‘Reading México’ was the focus of this year’s London Book Fair under the dome of the magnificent Olympia, and the stand representing Mexico and its publications was suitably impressive. Built from clean lines of bleached blond wood intersected with metal cables, the Mexico stage also managed to bring with it some of that country’s sunny weather, making for very Spring-like proceedings across the three days of the event.

Traditionally, countries chosen as the market focus of previous London Book Fairs have presented fantastic opportunities for readers unfamiliar with the language or languages being celebrated to discover the cultural, literary and scholarly treasures of both rising stars and established practitioners. Mexico was no exception, and the introduction provided in the Mexican programme to forms like the crónica in particular made all our international reading lists considerably longer.

When Mexico was first announced as this year’s special guest, all of us here at the University of Wales Press were delighted that the success of one of our own authors would be recognised alongside the achievements of other Mexican writers. The fêted cultural commentator Professor Roger Bartra published his Melancholy and Culture: Diseases of the Soul in Golden Age Spain in its first English translation (by Christopher Follett) with UWP in 2008, to high praise: “Bartra’s knowledge of the many sixteenth-century writers on melancholia is vast, and he is able to link the clinical literature to the cultural zeitgeist […] One can only welcome such a thoughtful and scholarly contribution within the context of sixteenth-century Spain, a scintillating epoch largely off the radar of most medical historians, and appreciate the inspired idea of the Iberian and Latin Studies editors to translate this important book into English” (Dr Edward Shorter, reviewing the book in the History of Psychiatry journal).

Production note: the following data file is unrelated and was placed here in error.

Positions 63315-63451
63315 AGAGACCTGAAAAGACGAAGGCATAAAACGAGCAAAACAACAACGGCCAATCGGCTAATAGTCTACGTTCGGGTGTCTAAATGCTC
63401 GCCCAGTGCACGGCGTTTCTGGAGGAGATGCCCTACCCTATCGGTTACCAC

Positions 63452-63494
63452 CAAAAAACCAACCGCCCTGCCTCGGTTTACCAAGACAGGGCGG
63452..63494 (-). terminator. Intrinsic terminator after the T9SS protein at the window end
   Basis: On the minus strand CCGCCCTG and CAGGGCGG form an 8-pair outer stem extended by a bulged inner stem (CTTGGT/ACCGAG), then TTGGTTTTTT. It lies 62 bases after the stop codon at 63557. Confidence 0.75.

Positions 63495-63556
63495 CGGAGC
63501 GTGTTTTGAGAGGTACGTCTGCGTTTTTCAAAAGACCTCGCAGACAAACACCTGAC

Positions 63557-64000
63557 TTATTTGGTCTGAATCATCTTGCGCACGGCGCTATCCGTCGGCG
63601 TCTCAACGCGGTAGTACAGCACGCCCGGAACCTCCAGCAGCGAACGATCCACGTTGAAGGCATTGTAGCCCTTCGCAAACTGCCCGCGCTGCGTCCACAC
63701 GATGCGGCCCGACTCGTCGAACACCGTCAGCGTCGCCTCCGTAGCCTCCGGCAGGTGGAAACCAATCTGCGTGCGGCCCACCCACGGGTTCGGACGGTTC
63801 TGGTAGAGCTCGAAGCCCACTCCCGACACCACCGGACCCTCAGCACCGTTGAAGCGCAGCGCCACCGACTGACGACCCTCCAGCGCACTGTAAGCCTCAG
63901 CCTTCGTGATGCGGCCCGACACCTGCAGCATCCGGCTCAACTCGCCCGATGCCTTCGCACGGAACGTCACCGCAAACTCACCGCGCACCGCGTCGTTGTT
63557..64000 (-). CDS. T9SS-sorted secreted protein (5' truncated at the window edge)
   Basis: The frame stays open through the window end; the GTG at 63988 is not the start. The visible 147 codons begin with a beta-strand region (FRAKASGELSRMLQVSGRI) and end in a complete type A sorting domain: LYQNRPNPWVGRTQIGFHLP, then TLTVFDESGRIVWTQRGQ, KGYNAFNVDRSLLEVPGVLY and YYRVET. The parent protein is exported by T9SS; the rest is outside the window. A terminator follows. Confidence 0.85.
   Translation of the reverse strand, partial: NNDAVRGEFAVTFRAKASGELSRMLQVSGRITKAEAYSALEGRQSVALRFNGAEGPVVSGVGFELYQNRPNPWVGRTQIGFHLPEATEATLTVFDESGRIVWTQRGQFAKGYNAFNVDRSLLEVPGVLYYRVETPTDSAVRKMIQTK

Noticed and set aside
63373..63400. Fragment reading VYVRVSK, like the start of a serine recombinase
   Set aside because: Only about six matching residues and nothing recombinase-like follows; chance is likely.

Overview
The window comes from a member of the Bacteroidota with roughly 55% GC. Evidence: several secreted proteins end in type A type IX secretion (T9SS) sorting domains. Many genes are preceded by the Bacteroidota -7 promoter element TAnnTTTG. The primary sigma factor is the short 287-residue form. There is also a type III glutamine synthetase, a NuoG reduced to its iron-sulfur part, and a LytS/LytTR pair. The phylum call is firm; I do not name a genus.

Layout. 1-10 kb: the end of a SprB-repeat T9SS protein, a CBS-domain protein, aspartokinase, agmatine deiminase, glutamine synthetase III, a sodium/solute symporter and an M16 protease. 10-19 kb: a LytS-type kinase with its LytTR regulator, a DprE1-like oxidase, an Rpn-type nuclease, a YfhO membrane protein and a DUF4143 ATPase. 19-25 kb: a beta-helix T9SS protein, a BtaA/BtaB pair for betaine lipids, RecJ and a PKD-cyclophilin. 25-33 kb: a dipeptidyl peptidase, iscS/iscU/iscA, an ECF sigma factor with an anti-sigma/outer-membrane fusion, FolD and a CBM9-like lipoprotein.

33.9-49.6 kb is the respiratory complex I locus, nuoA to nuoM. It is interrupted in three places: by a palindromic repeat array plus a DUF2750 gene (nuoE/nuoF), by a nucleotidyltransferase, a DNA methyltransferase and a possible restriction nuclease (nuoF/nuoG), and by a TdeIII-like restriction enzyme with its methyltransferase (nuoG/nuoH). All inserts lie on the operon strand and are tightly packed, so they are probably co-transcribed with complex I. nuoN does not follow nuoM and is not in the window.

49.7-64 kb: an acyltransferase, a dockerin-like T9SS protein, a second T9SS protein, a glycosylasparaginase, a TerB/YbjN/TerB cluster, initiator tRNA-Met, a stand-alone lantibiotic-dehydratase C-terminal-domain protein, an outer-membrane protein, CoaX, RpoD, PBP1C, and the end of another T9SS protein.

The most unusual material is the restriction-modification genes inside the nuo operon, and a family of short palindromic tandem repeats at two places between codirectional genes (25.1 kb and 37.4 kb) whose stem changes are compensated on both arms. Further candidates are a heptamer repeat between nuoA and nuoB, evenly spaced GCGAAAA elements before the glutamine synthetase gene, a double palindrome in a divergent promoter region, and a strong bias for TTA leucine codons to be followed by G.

Melancholy and Culture was followed in 2013 by The Mexican Transition: Politics, Culture and Democracy in the Twenty-First Century. Both titles are part of our dedicated Iberian and Latin American Studies series, and we very much hope that there will be lots more to come as scholarship in this area – including Professor Bartra’s own research into Mexican identity – continues to grow.

It was a unique honour for the staff of UWP to meet Prof Bartra at this event, and we feel proud to have supported the dissemination to English-speaking audiences of the work of one of Mexico’s leading social scientists.

We welcome applications from scholars working in the field of Iberian and Latin American studies to contribute their own titles to the series; please feel free to get in touch with our Commissioning department if you would like to discuss your ideas.